I’ve only been a dad for 8 and a half years. To be honest I feel a little silly writing about being a dad. Though I have some experience I wouldn’t consider it enough to be an expert. I suspect I will never be an expert but that is the beauty of any relationship we are in. There are constant ebbs and flows that gives us a lifetime of opportunities to learn and grow and our success is found in the ability to do so.
Last winter I started the journey of coaching soccer. Much like becoming a dad I had no idea what to expect. Coaching has brought with it anxiety, frustration, exhaustion and some amazing laughs and smiles. Now in my second season we are undefeated and the boys are learning, growing and having fun.
I constantly feeling like I’m faking it as a coach and a parent, I deal with stuff as it comes but never really have a full out strategic plan. Knowing what I want to happen isn’t the problem, knowing how to make it happen is. It seems Fatherhood is very similar to being a coach. I want to coach my boys to become joyful, hardworking, giving and kind young men. Here are 3 leadership traits I’ve learnt as a soccer coach that transcend to fatherhood that I think will help me achieve my goals as a father:
1) Encourage – Colossians 3:21 reminds us to not to cause discouragement in our kids. Kids are kids. They are learning everything you think is normal and easy. Just like when I was learning to drive, though reversing was second nature to my father, it was impossible for me to avoid that truck in the parking lot. Our kids might not kick, pass, run or pay attention as good as they will one day but harping on their inability will not get them where they can be. Become focused and diligent in finding situations to encourage them. Sometimes a simple “good job” or “great effort” squashes the insecurity that has been making it tough for them to excel. Encouragement can be the switch that turns on the realization that they can do it.
2) Teach – Proverbs 4:1 reminds us that it’s in teaching that our children learn and understand. Besides any mental/developmental challenges children start off as clean slates. Whatever paint colors you give them is what will show up on their life’s canvas. If you don’t take the time to teach a child how to throw in the ball from the sidelines there is a good chance that they won’t know how to. The key to teaching is time. Invest time into your kids and teach. Answer their questions, let them watch you and learn. Teach your children how to be joyful, hardworking and kind. If you don’t chances are good no one will.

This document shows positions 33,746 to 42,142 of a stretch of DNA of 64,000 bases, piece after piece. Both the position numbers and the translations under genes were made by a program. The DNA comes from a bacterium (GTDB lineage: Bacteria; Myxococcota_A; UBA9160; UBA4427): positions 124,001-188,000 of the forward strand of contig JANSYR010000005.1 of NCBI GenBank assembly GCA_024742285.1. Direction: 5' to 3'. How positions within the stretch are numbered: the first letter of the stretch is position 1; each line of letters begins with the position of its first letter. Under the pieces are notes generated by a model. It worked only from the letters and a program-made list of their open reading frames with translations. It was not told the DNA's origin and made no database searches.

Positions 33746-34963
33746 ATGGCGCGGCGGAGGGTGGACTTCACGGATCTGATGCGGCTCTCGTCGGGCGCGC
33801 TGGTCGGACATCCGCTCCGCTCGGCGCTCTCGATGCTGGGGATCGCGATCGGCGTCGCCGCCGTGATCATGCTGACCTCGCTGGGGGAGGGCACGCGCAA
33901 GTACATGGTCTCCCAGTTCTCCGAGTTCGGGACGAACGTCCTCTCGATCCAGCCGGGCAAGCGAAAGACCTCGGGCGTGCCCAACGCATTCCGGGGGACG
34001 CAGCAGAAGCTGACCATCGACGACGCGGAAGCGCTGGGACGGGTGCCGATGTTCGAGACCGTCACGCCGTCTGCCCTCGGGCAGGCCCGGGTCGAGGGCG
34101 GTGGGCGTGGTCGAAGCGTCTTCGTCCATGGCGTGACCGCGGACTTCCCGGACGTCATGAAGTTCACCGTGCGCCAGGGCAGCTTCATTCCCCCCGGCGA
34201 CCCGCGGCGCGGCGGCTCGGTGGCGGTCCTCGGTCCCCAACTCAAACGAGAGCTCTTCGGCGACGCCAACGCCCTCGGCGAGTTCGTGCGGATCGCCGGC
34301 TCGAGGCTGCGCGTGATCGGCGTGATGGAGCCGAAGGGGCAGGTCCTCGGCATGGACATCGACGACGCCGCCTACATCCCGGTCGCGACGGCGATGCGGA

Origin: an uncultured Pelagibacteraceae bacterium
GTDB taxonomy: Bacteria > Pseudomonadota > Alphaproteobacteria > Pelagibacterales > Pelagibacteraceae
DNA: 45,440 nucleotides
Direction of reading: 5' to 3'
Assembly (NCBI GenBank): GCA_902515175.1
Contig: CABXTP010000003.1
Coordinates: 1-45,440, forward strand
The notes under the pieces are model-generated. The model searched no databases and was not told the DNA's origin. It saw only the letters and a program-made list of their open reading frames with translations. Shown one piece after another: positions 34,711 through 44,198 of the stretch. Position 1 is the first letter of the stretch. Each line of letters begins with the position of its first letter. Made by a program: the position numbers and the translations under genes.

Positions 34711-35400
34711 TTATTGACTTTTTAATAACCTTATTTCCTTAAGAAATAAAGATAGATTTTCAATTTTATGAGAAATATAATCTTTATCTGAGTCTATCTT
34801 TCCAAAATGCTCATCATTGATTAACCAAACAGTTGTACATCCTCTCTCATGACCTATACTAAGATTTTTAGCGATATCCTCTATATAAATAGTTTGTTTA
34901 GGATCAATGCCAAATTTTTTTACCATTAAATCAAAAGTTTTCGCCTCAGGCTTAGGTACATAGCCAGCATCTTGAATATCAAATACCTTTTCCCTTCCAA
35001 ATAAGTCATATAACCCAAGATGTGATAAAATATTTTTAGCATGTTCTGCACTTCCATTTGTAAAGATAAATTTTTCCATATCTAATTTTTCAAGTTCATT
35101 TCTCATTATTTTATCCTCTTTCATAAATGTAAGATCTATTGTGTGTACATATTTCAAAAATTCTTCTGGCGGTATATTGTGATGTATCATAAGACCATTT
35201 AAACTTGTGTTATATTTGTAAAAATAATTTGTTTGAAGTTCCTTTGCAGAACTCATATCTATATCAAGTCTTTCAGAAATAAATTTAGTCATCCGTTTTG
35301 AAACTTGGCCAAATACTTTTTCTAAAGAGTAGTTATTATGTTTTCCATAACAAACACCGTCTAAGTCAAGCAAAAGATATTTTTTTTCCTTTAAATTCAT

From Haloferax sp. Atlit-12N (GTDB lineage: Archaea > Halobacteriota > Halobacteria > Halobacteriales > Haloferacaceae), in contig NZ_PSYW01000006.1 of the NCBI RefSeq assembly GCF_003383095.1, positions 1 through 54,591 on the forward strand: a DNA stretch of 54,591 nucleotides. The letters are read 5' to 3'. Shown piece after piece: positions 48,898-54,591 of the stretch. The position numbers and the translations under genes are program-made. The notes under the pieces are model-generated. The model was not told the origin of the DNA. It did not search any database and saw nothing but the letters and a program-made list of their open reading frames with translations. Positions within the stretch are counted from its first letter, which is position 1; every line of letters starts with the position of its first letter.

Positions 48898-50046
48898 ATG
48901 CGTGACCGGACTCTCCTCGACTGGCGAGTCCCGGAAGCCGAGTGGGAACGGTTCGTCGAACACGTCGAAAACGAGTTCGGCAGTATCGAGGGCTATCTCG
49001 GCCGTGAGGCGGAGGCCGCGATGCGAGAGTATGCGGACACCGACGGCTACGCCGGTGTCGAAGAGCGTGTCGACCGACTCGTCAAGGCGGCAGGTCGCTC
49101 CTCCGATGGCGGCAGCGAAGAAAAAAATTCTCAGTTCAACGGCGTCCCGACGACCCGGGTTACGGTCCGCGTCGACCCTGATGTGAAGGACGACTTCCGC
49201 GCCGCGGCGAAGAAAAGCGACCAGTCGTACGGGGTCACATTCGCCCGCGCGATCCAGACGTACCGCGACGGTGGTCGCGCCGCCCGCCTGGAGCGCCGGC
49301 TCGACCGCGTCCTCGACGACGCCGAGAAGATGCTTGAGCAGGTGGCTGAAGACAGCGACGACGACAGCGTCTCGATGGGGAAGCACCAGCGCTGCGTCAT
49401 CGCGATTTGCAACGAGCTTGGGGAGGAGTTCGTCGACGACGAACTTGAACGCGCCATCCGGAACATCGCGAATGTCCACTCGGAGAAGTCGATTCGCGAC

3) Love – Above all LOVE YOUR KIDS. There are going to be moments where you want to bench, and sometimes you will need to. I am confident however that if you love your kids they will learn from it. 1 Corinthians shows us what love looks like. Love is patient and kind; It’s not envious or boastful; it is not arrogant or rude. It does not insist on its own way; it is not irritable or resentful; it does not rejoice at wrongdoing, but rejoices with the truth. Love bears all things, believes all things, hopes all things, endures all things. No matter the stress, frustration level or even anger we need to LOVE our kids. Before you react, love. It’s the hardest thing to do but the most important.
Without love we will find that it is impossible to encourage or teach our children, and rightly so. It’s in the vulnerability of love that we find safety. And it’s in that safety that we humble ourselves to learn and grow. Kids are the same. Encourage them, teach them , love them and you will find success as a coach, leader and most importantly Father. Happy Father’s Day!